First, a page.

In a related matter, Biomet reached a settlement today with the U.S. Securities and Exchange Commission (SEC), under which Biomet agreed to pay $5.4 million in disgorgement of profits, including pre-judgment interest.

 

This case is being prosecuted by Trial Attorney Kathleen M Hamann of the Criminal Division’s Fraud Section and was investigated by the FBI’s Washington Field Office’s dedicated FCPA squad.  

 

The Justice Department acknowledges and expresses its appreciation for the significant coordination with and assistance by the staff of the SEC’s Division of Enforcement.

India and United States International Trade Continues to Increase

India’s growth over the last decade has resulted in increased demand for products and services from countries like the United States. From 2001-2011 United States’ exports to India have grown from less than $4 billion in 2001 to over $21 billion in 2011, a 475% increase in just a decade.  There are now numerous products imported and exported between India and the United States including: textiles; precious stones & metals; mineral fuel and oils; pharmaceutical products; organic chemicals; machinery; electrical machinery; iron & steel products; optical instruments & equipment; fertilizers; and plastic.

Textiles exports accounted for 19.3% of India’s exports to the US in 2010. Textile exports grew from $ 4.86 billion in 2009 to reach $ 5.69 billion in 2010, an increase of 17.1%.  Exports of pharmaceutical products grew from $ 1.66 billion in 2009 to $ 2.39 billion in 2010, an increase of 43.8%.  Exports of mineral fuel, oil grew from $0.43 billion in 2009 to $ 2.32 billion in 2010, an increase of 437%. Exports of organic chemicals grew by 5.6% from $ 1.31 billion in 2009 to $ 1.72 billion in 2010.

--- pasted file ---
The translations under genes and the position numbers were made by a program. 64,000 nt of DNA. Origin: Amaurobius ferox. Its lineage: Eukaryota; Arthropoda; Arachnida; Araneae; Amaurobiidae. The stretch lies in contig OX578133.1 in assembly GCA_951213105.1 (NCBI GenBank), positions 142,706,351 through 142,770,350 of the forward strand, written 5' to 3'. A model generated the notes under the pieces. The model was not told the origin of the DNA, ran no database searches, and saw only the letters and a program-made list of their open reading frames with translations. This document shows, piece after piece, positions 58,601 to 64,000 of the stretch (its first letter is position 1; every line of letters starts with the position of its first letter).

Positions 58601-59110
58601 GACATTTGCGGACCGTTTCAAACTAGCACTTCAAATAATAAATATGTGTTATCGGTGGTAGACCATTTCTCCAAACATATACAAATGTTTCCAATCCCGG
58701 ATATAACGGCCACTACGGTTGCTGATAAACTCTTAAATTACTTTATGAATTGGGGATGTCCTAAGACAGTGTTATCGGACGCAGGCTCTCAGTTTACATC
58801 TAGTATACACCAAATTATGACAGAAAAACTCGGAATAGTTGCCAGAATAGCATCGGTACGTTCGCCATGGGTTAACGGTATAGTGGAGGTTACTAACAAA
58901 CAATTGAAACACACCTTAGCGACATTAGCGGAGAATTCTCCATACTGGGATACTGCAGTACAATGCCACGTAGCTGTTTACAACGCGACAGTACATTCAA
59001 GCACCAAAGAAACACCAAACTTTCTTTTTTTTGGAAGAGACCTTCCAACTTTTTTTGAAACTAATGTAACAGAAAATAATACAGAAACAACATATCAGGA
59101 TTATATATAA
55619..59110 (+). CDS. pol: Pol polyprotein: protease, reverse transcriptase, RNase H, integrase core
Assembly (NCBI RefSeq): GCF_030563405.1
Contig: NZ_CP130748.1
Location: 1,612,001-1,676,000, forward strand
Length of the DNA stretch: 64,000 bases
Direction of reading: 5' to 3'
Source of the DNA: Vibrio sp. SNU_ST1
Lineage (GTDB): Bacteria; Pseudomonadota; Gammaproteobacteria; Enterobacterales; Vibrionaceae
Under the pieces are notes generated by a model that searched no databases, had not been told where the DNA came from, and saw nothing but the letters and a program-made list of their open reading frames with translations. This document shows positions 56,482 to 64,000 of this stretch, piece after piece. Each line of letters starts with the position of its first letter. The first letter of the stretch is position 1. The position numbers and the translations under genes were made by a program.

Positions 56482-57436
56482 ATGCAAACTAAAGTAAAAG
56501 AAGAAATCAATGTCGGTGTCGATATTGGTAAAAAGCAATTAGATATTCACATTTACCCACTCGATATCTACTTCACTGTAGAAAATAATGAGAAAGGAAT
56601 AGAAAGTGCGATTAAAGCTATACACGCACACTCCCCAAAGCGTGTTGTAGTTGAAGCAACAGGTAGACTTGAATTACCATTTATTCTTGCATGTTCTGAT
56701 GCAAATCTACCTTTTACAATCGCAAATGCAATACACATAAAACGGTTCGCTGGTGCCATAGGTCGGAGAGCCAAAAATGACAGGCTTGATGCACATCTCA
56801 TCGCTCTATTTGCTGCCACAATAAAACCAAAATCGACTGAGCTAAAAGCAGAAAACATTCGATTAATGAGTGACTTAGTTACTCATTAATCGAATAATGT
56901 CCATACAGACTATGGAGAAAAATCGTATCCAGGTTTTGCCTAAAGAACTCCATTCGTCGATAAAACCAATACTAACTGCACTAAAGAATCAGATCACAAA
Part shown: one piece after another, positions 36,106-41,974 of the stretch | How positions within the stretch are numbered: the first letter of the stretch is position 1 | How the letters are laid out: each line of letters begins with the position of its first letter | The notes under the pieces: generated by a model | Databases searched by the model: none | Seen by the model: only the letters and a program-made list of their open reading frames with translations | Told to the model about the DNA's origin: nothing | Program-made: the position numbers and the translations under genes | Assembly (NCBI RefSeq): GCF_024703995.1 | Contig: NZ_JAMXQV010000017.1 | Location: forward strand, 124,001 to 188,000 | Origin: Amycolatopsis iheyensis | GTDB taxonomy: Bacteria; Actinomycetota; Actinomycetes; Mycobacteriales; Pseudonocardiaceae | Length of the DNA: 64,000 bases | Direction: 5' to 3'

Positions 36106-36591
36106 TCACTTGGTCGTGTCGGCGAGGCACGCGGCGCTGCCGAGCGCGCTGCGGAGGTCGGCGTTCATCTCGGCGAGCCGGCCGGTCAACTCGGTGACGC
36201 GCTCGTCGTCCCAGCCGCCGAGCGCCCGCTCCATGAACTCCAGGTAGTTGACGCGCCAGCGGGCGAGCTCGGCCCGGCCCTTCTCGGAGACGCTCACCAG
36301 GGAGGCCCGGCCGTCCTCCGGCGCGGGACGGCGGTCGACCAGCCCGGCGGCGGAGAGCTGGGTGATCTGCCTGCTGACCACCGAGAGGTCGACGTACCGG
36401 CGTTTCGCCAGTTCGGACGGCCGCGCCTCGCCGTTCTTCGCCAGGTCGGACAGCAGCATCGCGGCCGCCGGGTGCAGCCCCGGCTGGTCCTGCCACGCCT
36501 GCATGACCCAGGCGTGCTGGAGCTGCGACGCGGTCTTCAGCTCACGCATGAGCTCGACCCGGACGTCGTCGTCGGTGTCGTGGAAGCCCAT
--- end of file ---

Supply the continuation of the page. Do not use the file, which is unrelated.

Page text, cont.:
The United States exports to India included precious stones and metals which accounted for 21.9% of exports from US to India grew by 80% to reach $ 4.21 billion in 2010 from $ 2.34 billion in 2009.  United States exports of machinery grew by 14.9% from $ 2.32 billion in 2009 to $ 2.67 billion in 2010. U.S. Exports of electrical machinery grew by 5.23% from $ 1.3 billion in 2009 to $1.37 billion in 2010.

Though U.S. exports of aircraft, aviation machinery and parts, fell by 43.3% to $ 1.28 billion in 2010 from $2.25 billion in 2009.  During the year 2007, the US imports to India included exceptionally large imports of aircraft /parts, which resulted in a leap in the growth rate of US exports to 54.7%. With this component excluded, the growth rates of US exports in 2007 and 2008 are 37.5% and 39.9% respectively.

 International Pharmaceutical Supply Chains Include Indian Active Pharmaceutical Ingredient (API) Manufacturers, Indian Pharmaceutical Intermediate Manufacturers, and Indian Pharmaceutical Excipient Manufacturers All of Which Can Cause Adulterated and Dangerous Pharmaceuticals if Pharmaceutical Supply Chain Fraud Occurs

Included in the increased U.S.-India trade is the globalization of the pharmaceutical industry and other manufacturing industries.  This manufacturing globalization includes a shift in many international manufacturing supply chains where raw material supplies for pharmaceuticals, medical supplies, and medical equipment that were traditionally from the United States and Europe are now being produced in India as well as other emerging countries.  This manufacturing shift create has created an environment where adulterated ingredients to pharmaceuticals, medical supplies, and medical devices may be used in the manufacturing of these products and can create dangerous and defective drugs, medical supplies, and medical devices being purchased by governments and given to patients.